The tide has raised all boats in Houston's modern dance community. And the consistently improving quality of contemporary dance here is at least partially attributable to the arrival of dancer and choreographer Jane Weiner in 1997. Today, new companies, like Dominic Walsh Dance Theater, are exploding onto the scene, while older ones, like Suchu Dance and Weave, are hitting their stride. But Weiner's company, Hope Stone, is still the top pick. Her Doug Elkins-based movement and quirky sense of humor make for performances that are both sublime and fun.

The tide has raised all boats in Houston's modern dance community. And the consistently improving quality of contemporary dance here is at least partially attributable to the arrival of dancer and choreographer Jane Weiner in 1997. Today, new companies, like Dominic Walsh Dance Theater, are exploding onto the scene, while older ones, like Suchu Dance and Weave, are hitting their stride. But Weiner's company, Hope Stone, is still the top pick. Her Doug Elkins-based movement and quirky sense of humor make for performances that are both sublime and fun.

Stanton Welch may have clinched the artistic directorship of Houston Ballet when he set his highly stylized 1995 Madame Butterfly on the company last fall. This not-quite-full-length story ballet married a moving tale with crisp, modern movement. And Ben Stevenson's dancers looked at home in the choreography -- a sign that the company's transition from the longtime director to the young Aussie would go well. Now ballet-watchers can't wait for Welch to set his first original evening-length story ballet on the troupe.

Stanton Welch may have clinched the artistic directorship of Houston Ballet when he set his highly stylized 1995 Madame Butterfly on the company last fall. This not-quite-full-length story ballet married a moving tale with crisp, modern movement. And Ben Stevenson's dancers looked at home in the choreography -- a sign that the company's transition from the longtime director to the young Aussie would go well. Now ballet-watchers can't wait for Welch to set his first original evening-length story ballet on the troupe.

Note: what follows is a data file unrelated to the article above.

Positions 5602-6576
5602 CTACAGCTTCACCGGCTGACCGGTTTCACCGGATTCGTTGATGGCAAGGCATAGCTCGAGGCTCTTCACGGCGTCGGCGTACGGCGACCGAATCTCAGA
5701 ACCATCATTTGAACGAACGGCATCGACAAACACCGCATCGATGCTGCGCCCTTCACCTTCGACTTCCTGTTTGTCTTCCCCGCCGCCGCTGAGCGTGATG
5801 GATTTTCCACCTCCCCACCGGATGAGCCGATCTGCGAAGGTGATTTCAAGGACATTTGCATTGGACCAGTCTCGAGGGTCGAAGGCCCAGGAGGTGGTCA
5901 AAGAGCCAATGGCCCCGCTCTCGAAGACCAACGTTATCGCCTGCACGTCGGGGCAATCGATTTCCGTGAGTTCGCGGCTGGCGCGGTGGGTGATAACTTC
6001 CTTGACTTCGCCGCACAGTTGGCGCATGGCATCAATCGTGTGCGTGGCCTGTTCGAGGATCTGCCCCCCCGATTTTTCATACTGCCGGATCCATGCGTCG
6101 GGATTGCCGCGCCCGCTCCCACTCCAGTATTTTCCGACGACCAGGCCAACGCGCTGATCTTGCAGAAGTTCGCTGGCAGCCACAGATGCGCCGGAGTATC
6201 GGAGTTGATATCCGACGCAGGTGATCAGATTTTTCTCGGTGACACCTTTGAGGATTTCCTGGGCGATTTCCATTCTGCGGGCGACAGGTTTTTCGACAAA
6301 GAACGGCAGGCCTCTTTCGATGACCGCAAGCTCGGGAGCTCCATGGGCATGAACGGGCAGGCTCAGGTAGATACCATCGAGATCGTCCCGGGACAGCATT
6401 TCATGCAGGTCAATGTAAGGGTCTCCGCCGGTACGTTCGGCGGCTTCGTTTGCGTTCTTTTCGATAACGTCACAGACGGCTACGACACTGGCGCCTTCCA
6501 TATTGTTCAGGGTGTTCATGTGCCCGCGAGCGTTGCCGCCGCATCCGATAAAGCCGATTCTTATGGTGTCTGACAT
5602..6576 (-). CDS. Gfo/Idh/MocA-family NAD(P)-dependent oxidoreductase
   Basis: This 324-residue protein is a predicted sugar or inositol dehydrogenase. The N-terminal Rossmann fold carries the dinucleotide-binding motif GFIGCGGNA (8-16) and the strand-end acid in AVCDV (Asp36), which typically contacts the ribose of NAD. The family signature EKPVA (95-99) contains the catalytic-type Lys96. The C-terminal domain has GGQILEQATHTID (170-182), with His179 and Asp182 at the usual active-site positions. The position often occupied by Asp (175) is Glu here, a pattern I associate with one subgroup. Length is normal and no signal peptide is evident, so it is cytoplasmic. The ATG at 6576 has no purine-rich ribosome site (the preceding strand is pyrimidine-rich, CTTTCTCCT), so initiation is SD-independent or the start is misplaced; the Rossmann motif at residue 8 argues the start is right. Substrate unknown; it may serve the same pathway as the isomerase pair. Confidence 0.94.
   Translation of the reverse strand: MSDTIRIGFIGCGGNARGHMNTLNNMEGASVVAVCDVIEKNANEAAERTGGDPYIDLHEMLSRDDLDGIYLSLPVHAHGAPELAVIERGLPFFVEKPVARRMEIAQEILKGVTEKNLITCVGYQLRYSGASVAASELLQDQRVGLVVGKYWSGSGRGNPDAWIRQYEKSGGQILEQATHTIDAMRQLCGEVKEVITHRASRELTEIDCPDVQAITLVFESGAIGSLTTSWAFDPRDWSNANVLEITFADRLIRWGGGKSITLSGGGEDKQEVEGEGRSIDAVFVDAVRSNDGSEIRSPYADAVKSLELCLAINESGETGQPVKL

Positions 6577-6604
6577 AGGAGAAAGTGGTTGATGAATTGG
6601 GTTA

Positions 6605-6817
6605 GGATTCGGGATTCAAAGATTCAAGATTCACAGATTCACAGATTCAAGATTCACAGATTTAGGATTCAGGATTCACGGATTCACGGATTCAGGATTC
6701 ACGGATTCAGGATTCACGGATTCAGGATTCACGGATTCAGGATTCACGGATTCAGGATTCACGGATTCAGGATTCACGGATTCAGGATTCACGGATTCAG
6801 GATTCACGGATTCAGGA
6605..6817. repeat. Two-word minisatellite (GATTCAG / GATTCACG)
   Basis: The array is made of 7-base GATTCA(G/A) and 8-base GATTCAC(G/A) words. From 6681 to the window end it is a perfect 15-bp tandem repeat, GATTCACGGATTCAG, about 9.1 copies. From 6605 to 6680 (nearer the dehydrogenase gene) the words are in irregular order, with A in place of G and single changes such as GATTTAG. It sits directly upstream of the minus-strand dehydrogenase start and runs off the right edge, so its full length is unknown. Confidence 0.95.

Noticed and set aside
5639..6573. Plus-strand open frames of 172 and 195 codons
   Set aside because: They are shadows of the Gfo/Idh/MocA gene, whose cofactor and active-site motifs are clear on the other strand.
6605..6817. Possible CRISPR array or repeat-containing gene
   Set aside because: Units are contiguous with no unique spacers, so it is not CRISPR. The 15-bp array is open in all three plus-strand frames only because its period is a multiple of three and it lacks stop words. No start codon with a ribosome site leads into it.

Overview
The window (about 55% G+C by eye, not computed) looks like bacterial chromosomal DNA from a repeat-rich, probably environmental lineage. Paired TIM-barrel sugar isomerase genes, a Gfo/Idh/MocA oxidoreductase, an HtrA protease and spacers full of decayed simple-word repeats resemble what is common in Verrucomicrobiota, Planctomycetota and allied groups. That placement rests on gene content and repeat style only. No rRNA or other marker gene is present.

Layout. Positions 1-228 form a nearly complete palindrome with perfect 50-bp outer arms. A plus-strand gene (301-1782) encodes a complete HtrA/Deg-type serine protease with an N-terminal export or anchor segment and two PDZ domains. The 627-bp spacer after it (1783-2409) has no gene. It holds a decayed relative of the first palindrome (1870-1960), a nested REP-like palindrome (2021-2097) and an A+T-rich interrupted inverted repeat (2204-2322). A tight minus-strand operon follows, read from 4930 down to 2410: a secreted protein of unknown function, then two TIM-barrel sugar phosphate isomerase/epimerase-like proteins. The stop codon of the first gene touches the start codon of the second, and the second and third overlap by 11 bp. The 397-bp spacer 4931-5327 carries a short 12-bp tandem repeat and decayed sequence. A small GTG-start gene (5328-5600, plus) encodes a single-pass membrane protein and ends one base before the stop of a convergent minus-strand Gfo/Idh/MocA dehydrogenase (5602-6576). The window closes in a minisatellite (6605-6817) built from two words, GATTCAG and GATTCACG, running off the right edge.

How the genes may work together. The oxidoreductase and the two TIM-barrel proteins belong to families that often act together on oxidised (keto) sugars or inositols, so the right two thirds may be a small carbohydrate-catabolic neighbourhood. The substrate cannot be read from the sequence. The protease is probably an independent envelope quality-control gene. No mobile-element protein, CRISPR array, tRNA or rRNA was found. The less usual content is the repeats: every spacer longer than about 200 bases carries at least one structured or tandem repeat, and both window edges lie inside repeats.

Like the great huckster P.T. Barnum, the folks at Cirque du Soleil know how to elicit the sort of oohs and aahs that come only with, well, the greatest show on earth. They proved this once again this past spring when they pitched their grand white tent downtown for a long run of Alegría. From the opening clown who delighted both children and grown-ups by flinging popcorn at the audience from a box as big as a man, to the aerial high bar act that featured muscled madmen flinging themselves through the air on a swinging silver trapeze, the show was a wonderland of amazements. But what truly set the Canadian circus apart were the gorgeous New Age tunes sung by Eve Monpetit and Nathalie Noël. The soundtrack was nominated for a Grammy in 1996. Even Barnum can't top that.

Like the great huckster P.T. Barnum, the folks at Cirque du Soleil know how to elicit the sort of oohs and aahs that come only with, well, the greatest show on earth. They proved this once again this past spring when they pitched their grand white tent downtown for a long run of Alegría. From the opening clown who delighted both children and grown-ups by flinging popcorn at the audience from a box as big as a man, to the aerial high bar act that featured muscled madmen flinging themselves through the air on a swinging silver trapeze, the show was a wonderland of amazements. But what truly set the Canadian circus apart were the gorgeous New Age tunes sung by Eve Monpetit and Nathalie Noël. The soundtrack was nominated for a Grammy in 1996. Even Barnum can't top that.